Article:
Still, Hagel is likely to win confirmation on a mostly party-line vote after the Senate returns from next week’s recess. Sen. Lamar Alexander, R-Tenn., said he expects many of his Republican colleagues to join him then to end the debate.
Alexander stopped short of predicting Hagel will be confirmed, but that is almost assured if he only needs a simple majority, and Democrats control the Senate by a 55-45 margin. Alexander called Thursday’s vote “unfortunate” and “unnecessary” because Hagel’s nomination came up on the Senate floor too quickly — just two days after it was approved by a divided Armed Services Committee.
The unprecedented stall tactic against a defense secretary nominee raised the rancor of frustrated Democrats, who immediately accused Republicans of threatening security and said they unnecessarily undercut U.S. credibility abroad.
“The world is too dangerous to have this period of uncertainty,” said Carl Levin, D-Mich., chairman of the Senate Armed Services Committee.
The nomination of John Brennan as CIA director was also delayed; the Senate Intelligence Committee pushed off a vote amid Republican demands that the White House turn over more details about drone strikes against terror suspects and about the Benghazi attack.
In contrast, the Senate swiftly confirmed John Kerry to succeed Hillary Rodham Clinton as secretary of state.
The Pentagon and CIA will continue under their current leadership, and Panetta will stay on as defense secretary until his successor is confirmed. At a Pentagon award ceremony for Clinton, Panetta said it was fitting to recognize her accomplishments as secretary of state on Valentine’s Day. And he said the second-best Valentine’s Day present would be for the Senate to confirm Hagel and allow Panetta and his wife to “get the hell out of town.” He said he’s got his belongings packed.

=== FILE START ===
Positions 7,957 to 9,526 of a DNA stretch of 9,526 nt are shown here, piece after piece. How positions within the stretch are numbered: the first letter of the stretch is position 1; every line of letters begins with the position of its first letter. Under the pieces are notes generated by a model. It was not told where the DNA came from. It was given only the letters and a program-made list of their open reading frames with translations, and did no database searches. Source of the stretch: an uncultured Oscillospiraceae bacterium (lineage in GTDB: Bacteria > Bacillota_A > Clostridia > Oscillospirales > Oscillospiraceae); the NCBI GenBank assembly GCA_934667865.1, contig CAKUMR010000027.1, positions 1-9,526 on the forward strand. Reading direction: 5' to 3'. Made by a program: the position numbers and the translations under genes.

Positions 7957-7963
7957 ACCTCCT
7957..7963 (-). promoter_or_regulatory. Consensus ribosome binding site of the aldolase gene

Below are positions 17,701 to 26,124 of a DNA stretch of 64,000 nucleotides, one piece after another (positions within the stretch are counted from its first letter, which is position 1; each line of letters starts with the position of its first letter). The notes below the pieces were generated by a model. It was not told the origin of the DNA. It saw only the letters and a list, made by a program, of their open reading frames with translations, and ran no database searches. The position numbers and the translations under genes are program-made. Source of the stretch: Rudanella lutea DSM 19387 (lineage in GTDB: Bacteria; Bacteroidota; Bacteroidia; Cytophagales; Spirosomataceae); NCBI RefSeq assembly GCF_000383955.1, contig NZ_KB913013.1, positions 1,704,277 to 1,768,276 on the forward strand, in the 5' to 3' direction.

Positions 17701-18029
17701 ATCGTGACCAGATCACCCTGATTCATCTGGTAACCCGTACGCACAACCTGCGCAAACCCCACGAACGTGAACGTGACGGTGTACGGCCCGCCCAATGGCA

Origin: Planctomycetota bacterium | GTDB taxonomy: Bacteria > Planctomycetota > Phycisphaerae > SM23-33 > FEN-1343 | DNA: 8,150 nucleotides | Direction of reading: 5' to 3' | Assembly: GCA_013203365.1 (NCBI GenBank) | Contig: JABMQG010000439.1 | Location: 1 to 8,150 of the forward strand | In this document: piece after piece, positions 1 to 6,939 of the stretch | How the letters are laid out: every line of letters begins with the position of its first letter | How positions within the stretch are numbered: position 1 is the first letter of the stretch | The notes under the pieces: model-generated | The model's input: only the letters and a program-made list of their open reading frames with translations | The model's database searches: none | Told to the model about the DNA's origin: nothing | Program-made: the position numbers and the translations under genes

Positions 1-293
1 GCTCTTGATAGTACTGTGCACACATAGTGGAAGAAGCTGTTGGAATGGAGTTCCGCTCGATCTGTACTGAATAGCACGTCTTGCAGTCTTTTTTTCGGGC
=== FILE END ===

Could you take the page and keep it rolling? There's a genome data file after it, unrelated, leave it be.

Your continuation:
Reid said he hoped to proceed with an up-or-down vote on Feb. 26 and suggested that the Republicans’ maneuvers have left the Pentagon leaderless.
“What does that do to our standing in the world community?” he asked in remarks on the Senate floor.
Although he had made no secret of his hope to retire by now, Panetta will be back in the Pentagon next week.
His press secretary, George Little, said Panetta will fly to Brussels for a NATO meeting late next week where allies will consider the size and scope of a post-combat mission in Afghanistan. The U.S. is hoping allied nations will contribute troops and money for continued training of Afghan security forces, which are to be fully responsible for security by the end of 2014.
Obama himself suggested that Hagel’s absence from the Brussels meeting could hurt the war effort. He also criticized Republicans for blocking the Hagel nomination and forcing him to win 60 votes instead of the usual majority.
“It’s just unfortunate that this kind of politics intrudes at a time when I’m still presiding over a war in Afghanistan, and I need a secretary of defense who is coordinating with our allies to make sure that our troops are getting the kind of strategy and mission that they deserve,” the president said in an online chat sponsored by Google.
A veterans group that is backing Hagel’s nomination also lamented the delay.
“Our enemies look for any moment — however brief — of weakness,” said Jon Soltz, a Iraq War veteran and chairman of VoteVets.org.
Republicans, led by Sens. Lindsey Graham of South Carolina and John McCain of Arizona, insisted the White House tell them more about how Obama handled the Benghazi crisis.